The case of Bruce Marshall is unique. While his novels have been published in various languages and are still read today by a small but devoted group of readers, very little has been written about his life or work.
Born in Edinburgh in 1899, Marshall became a Catholic in 1917, spiritually marked by the horror of the Great War (the following year, six days before the armistice, he suffered a bad wound with the unfortunate consequence of having his leg amputated). In 1929 he finished his studies and became, to quote his own words, an “accountant”. After a daring interlude at the time of the Second World War as an assistant to the French resistance on behalf of the British secret services, thanks to the success of a couple of his novels he was finally able to devote himself full time to writing. He then moved permanently to France, to the French Riviera, and died there in 1987.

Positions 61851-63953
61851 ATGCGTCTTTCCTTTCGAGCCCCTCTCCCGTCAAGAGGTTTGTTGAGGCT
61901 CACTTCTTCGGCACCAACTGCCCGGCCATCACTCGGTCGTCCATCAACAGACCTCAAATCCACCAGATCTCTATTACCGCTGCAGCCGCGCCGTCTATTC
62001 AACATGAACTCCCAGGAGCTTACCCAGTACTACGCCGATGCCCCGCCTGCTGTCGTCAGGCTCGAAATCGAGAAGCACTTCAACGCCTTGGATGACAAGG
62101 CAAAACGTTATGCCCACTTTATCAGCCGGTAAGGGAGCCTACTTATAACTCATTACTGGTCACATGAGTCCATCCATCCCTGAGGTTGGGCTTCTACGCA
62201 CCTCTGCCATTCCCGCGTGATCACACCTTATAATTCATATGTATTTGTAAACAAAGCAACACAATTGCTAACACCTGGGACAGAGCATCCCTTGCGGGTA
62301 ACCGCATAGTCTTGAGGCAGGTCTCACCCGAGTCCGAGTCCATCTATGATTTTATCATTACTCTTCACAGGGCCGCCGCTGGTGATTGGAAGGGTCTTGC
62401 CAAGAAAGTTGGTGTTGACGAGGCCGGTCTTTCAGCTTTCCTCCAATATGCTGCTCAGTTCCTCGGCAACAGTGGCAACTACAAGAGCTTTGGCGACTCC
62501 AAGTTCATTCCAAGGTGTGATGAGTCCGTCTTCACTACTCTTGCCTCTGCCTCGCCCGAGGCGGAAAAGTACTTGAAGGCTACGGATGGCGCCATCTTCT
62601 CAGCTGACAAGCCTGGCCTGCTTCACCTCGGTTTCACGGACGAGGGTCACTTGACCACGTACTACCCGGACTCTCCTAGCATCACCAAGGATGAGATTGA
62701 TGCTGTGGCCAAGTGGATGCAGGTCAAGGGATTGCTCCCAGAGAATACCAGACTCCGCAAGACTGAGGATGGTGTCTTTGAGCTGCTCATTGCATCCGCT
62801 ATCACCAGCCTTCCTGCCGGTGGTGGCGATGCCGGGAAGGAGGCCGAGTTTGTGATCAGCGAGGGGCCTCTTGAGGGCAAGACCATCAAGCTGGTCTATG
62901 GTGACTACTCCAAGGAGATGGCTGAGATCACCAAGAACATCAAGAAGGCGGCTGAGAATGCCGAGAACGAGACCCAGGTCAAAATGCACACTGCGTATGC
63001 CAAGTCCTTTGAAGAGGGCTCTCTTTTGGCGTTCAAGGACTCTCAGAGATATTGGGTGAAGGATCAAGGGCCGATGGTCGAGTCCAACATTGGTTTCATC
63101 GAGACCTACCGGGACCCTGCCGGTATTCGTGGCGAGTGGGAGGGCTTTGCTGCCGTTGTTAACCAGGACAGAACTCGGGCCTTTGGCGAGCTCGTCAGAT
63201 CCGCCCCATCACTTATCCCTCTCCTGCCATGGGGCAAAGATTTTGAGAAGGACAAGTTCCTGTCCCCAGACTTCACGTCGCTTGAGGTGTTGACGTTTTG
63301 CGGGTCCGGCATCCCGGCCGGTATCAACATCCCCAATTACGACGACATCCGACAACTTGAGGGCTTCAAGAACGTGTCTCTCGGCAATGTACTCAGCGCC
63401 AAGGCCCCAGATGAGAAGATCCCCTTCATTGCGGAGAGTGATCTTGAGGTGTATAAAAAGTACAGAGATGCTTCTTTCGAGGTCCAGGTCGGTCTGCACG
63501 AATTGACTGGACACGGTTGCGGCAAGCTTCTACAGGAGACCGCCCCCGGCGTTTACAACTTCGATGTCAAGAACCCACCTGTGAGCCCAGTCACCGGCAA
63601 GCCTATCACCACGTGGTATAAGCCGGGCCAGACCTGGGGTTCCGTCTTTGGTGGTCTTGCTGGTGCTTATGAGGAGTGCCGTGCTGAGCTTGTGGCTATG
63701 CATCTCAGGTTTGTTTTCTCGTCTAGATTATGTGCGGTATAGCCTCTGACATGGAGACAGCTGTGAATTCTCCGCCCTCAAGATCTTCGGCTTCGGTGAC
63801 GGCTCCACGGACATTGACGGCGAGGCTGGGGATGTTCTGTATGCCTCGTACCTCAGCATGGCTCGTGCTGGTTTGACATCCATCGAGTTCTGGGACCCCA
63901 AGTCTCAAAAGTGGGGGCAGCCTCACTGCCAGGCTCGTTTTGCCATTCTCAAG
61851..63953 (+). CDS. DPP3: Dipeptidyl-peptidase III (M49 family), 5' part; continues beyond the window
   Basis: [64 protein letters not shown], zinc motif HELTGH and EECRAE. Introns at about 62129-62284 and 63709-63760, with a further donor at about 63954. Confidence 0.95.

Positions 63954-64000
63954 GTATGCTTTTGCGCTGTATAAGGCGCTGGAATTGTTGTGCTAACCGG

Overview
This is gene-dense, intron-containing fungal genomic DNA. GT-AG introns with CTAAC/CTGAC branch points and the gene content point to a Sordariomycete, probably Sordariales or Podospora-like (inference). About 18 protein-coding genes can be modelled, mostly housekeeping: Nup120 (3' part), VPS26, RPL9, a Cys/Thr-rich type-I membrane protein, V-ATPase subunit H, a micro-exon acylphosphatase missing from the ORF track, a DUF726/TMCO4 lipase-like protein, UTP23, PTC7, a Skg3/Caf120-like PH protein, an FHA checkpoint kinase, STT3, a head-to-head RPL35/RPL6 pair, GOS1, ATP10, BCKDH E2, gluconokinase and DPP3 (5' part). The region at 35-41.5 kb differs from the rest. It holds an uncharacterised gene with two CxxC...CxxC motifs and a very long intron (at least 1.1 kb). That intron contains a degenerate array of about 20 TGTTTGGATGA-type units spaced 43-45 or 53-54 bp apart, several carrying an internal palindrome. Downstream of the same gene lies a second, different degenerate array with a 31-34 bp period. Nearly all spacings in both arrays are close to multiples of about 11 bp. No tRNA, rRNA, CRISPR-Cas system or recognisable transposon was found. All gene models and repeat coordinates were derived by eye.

Marshall’s works, the most famous of which are Father Malachy’s Miracle (1931) and The World, the Flesh, and Father Smith (1944), all ironic and insightful, show how in the end, by virtue of the sacrifice of Christ, good is always destined to triumph.
For Marshall, literature is therefore an encounter with man without fear, ready to accept his miseries and greatness, with the result that his stories are never a lesson or a sermon but rather an attempt to describe with common sense the simple taste of ‘existence. That’s why, to aspiring novelists, he gave a curious piece of advice: «Stay away! But if you really have to write, first learn Latin, dive into the depths of the abyss or practice piracy and you will be able to write and you will have something to write ». In other words: first life, then books.